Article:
So we said our goodbyes, for now, and I got back in my car and drove to the gas station next door to fill it’s tank, and empty my own. When I turned the key again a big puff of smoke came out from under the hood and I got a quick and nasty case of the “Uh-Ohs”! I managed to limp my hooptie back over to his shop and tapped my knuckles upon the door once again and this time I said “Help?” Like a true gentleman, and a real American to whom unity is more than a political buzzword, he happily obliged and told me to pop the hood so he could wrap his huge mechanic brain around my dilemma. With his legendary expertise, he quickly ascertained that my alternator belt was broken, and reached his well worn workman hand down into the engine and pulled out a torn and battered serpentine lash of rubber and handed it to me. I accepted his offering with all the grace of a man being handed a live rattlesnake, but I tried to keep my cool and just nodded.
I don’t think I fooled him for a second so he grabbed his phone and called a friend, and then another friend and then another. The local auto parts shop was long closed for the day, as are the ones up in Lewis and Clark-Ville. So tomorrow morning, Sunday, I’ll be standing outside of the NAPA auto parts store with this limp strip of burnt rubber in my hand, hoping against hope that they will be able to supply a replacement. And then hoping even harder that Mike and his crew of real manly men can wrap it back around the precious bits of my alternator and engine and get my whip running again, at least in shape enough for the 101 mile journey back to McCalm. But if it’s not in stock (which their website says it isnt), I’ll likely be ensconced at this Super 8 Motel til Tuesday. At least I’ve got a toothbrush and a notebook and a few pens. And this trusty old iPhone that I’m banging this missive out on right now. And, as long as this overactive imagination doesn’t fail me, I’ll never be alone. All praise be to the most high Allah for this ever-winding life of mine. And for all the friends I’ve made along this twisted journey of life I somehow continue to keep living.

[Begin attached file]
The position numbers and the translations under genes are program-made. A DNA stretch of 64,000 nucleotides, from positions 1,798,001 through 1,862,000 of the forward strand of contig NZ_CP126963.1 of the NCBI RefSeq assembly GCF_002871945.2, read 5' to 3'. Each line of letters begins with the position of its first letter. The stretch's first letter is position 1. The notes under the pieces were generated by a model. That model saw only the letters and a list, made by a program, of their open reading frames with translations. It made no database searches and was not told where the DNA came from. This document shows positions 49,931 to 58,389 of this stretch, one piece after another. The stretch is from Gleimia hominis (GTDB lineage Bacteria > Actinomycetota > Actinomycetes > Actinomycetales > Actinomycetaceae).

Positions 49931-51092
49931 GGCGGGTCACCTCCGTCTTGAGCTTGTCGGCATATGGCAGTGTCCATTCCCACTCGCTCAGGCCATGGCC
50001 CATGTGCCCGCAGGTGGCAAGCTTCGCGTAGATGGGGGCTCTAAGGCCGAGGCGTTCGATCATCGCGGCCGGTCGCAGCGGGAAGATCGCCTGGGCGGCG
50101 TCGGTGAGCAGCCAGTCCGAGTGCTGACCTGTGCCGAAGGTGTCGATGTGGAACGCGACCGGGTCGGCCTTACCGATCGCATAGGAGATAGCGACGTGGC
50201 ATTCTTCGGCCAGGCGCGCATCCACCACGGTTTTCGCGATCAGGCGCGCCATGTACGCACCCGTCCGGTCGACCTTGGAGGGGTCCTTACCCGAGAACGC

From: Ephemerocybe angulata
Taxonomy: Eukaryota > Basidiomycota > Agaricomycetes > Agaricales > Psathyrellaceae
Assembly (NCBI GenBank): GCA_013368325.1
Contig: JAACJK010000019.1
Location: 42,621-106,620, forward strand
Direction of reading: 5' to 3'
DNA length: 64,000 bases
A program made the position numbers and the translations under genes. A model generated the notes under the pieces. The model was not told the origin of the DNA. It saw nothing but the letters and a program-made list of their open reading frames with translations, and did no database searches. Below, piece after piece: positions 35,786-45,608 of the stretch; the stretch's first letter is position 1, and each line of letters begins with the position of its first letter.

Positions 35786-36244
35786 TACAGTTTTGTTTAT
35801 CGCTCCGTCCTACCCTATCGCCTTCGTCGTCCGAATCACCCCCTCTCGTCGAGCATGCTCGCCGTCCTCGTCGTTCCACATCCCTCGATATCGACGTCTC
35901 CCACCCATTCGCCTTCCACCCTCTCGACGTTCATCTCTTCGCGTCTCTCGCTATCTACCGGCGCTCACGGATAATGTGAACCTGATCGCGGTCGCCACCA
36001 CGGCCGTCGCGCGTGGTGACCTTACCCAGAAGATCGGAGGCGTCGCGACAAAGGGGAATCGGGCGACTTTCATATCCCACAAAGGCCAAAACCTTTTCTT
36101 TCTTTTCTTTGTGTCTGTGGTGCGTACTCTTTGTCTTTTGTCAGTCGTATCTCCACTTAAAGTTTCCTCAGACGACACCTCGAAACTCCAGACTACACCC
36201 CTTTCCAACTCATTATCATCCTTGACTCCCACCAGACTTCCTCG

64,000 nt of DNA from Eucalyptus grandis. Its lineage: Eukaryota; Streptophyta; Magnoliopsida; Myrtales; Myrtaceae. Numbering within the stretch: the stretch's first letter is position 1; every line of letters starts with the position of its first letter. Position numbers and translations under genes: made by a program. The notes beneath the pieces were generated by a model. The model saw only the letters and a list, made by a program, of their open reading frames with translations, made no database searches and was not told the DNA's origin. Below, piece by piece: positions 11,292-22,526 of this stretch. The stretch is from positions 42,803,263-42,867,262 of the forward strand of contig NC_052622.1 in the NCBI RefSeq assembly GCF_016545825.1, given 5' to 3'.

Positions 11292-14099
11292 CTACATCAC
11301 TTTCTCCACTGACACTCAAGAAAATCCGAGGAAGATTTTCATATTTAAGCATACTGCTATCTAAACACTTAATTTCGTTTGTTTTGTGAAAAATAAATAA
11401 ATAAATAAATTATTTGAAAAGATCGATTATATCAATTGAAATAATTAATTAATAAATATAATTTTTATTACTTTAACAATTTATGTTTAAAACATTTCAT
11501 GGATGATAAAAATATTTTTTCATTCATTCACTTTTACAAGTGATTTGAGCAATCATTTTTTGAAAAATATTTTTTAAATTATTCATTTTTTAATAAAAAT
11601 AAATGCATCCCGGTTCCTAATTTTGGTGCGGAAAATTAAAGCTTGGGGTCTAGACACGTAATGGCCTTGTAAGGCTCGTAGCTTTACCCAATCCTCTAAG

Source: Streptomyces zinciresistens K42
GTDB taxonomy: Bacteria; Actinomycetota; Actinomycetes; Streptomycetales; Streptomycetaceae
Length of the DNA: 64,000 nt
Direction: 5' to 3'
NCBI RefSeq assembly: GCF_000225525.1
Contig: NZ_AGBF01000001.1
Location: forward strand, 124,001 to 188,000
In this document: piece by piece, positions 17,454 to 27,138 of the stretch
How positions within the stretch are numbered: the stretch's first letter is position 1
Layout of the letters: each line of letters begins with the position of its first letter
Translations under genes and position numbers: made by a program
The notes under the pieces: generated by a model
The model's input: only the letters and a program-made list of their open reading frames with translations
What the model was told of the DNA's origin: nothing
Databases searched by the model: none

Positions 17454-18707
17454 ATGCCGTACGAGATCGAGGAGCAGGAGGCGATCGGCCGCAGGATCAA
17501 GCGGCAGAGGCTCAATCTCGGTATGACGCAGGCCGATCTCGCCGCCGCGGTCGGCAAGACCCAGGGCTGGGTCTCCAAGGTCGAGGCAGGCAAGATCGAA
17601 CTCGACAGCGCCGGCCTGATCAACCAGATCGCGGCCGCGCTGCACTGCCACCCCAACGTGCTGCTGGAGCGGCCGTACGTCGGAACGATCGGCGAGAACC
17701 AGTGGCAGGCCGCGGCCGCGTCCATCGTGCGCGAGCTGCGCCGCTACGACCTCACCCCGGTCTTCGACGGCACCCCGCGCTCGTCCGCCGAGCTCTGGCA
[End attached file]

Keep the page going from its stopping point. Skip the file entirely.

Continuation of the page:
On the eve of our nation’s most important holiday, Super Bowl Sunday, I’m choosing to take this as yet another reminder in a long line of reminders of how important it is to (almost) always be nice to (almost) everybody!
What’s the worst that could happen? Literally nothing. Take it from me: As you go through life my friends, whatever be your goal, keep your eyes upon the donut, and not upon the hole.
To be continued…
If you should find yourself at a loss for what to do with whatever spare cash ya might have in your piggy bank and would like to finance further adventures and these semi-literate musings, feel free to fire off a few pesos to email@example.com (PayPal) or @jake-szufnarowski (Venmo)
On this week’s episode of “TUESDAYS WITH JAKEY – Your New Favorite Podcast” I dig into a couple of trips I took with Sir Rockin Rodney Speed. In honor of it being Dolly Parton’s 75th Birthday I talked a lot about our trip to DOLLYWOOD.
And the radio show that I reference where Rodney and I were the guests along with the mazing hosts Ginger Wildheart of the Wildhearts and Rich “Spunky” Jones of the Black Halos and Michael Monroe can be found HERE.
Are you a human being? Do you like coloring, and calendars? 4 out of 5 doctors surveyed strongly agree that the two best things to soothe our massive and collective pandemic anxiety are coloring, and knowing what day it is. Just 13 minutes of coloring a day can reduce anxiety in adults and children alike by up to 66%. And according to a recent and exhaustive study published in the the Santo Domingo Journal of Medicine, no human being on record has ever died of a stress induced heart attack while giving sweet Crayola life to a Unicorn’s Rainbow or a murderous Big Mac’s melty cheese features. So, choose life!!
We’ve also got on offer a gorgeous collection of still life motorcycle shots above the generous Gregorian grids that keep us grounded while time keeps on slipping into the future. Here is your chance to spend the entirety of 2021 and beyond with what the New York Times has already called “The greatest and most awe-inspiring calendar in the history of civilization, since Stonehnege, or something.” When staring at a Baker’s Dozen of stunning shots of the American West fronted by the steel horse of your favorite modern day metaphysical daredevil, the outlook is nothing but smooth sailing and winning combinations from here straight through the holiday seasons, and beyond!
.For the busy executives among us who prefer their coloring books come pre-colored, that option is also available as part of our costly but worthwhile “Bonus Rewards” line of options, which also includes coloring sessions for those who need hand holding, as well as the opportunity to have a real live unicorn read bedtime stories to your kids or your own bad self for that matter.